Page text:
Federal Energy Agencies' Unwillingness to Act on White House Recommendations on Crypto Mining Annoys US Lawmaker

Federal Energy Agencies’ Unwillingness to Act on White House Recommendations on Crypto Mining Annoys US Lawmaker

Jared Hoffman, a US lawmaker who advocates for increased scrutiny of crypto-mining entities, reportedly criticized US energy agencies for accusing them of failing to act on the White House’s call for them to conduct “reliability assessments of existing and projected crypto-mining operations on the reliability and adequacy of the electricity system.” However, Federal Energy Regulatory Commission Commissioner Alison Clements insisted that cryptocurrency mining should not be excluded from network studies.

Agencies that review White House recommendations

Jared Hoffman, a member of the US House of Representatives, has reportedly questioned the unwillingness or reluctance of some US federal agencies to give their response to the recommendations in a recent White House report on cryptocurrency mining.

According to Hoffman, a California representative and a member of the Democratic Party, the silence of federal agencies can mean “this problem [environmental damage allegedly caused by crypto mining] It’s likely to get worse.”

As stated in Bloomberg Law ReportU.S. energy and environmental officials have not announced plans to pursue potential efficiency standards or to conduct studies on energy use as called for in the White House report. For example, Costa Samaras, the principal assistant director for energy at the Office of Science and Technology Policy, was quoted in the report as acknowledging that the agencies have yet to issue a response.

“Each agency is reviewing the recommendations, and will announce commitments as part of their process and timeline,” Samaras reportedly said.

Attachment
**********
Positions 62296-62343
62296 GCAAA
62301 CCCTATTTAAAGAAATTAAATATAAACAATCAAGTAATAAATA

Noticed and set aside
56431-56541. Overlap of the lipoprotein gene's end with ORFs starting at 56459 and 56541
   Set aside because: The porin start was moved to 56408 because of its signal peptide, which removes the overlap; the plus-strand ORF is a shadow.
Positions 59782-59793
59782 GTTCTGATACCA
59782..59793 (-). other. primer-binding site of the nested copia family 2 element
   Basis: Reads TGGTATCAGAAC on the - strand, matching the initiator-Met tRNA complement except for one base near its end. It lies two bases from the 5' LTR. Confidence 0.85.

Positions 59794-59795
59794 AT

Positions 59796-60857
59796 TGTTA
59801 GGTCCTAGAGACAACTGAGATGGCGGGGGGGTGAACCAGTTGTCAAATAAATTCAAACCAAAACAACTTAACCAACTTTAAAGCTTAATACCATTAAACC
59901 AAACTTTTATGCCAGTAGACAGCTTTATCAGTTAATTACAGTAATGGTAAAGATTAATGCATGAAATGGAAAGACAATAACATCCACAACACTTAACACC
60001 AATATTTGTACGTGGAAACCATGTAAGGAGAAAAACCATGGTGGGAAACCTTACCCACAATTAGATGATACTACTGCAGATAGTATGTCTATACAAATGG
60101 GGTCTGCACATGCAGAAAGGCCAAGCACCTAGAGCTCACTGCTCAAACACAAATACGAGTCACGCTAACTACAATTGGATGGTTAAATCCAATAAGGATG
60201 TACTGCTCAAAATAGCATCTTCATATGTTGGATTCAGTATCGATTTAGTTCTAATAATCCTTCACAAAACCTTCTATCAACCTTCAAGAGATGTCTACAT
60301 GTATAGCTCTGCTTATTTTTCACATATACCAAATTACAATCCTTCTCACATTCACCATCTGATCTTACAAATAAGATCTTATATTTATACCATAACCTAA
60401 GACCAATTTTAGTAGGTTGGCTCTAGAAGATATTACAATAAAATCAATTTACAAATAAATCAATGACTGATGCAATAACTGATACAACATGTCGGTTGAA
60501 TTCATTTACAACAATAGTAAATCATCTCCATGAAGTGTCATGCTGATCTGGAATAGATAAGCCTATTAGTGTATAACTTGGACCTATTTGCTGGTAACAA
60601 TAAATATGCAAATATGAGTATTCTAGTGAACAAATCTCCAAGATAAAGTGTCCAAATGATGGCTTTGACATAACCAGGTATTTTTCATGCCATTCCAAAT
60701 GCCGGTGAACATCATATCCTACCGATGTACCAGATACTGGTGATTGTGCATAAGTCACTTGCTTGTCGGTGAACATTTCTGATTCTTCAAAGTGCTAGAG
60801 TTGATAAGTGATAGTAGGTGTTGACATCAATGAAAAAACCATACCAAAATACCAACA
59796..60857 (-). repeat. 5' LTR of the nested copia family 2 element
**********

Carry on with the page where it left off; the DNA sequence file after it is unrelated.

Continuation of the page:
On the other hand, Samaras counterparts at the Federal Energy Regulatory Commission (FERC) and the North American Electricity Reliability Commission (NAERC) insist that they already have guarantees in the event of a network shortage, and therefore there is no plan to conduct a reliability assessment specifically for cryptocurrency.

Cryptocurrency mining should not be an isolated network study

in that ReportTitled “Climate and Energy Impacts of Crypto Assets in the United States,” the White House said that both FERC and NAERC, along with regional entities, “should conduct reliability assessments of current and projected crypto-asset mining operations on the reliability and adequacy of the electricity system.”

The White House report also called on agencies responsible for collecting energy information to “consider collecting and analyzing information from crypto-asset miners and electric utilities in a confidential manner to enable evidence-based decisions about the energy and climate implications of crypto assets.”

Unfazed by the agencies’ rationale, Hoffman, who has campaigned for more scrutiny of crypto-mining facilities, warned that he would have to take action if nothing was done. He said:

If I don’t hear any news from them in the next few weeks, I will definitely pick up the phone and see what happens.

Meanwhile, Bloomberg Law’s report cited Hoffman’s fellow Democrat and FERC commissioner Alison Clements, who insisted that cryptocurrency mining should not be excluded from network studies.

Reportedly, Clements said, “It is not clear to me that the individual reliability assessment related to cryptocurrency mining, which is happening in some places, should be separated from the overall reliability planning for any given node, any service area, any area, or any connection “.

The FERC commissioner added that while cryptocurrency mining is something that is on the agency’s radar, it doesn’t have “anything to report, regarding anything coming soon.”

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Terence Zimoara

Terence Zimoara is a Zimbabwean award-winning journalist, author and writer. He has written extensively about the economic problems of some African countries as well as how digital currencies can provide Africans with an escape route.














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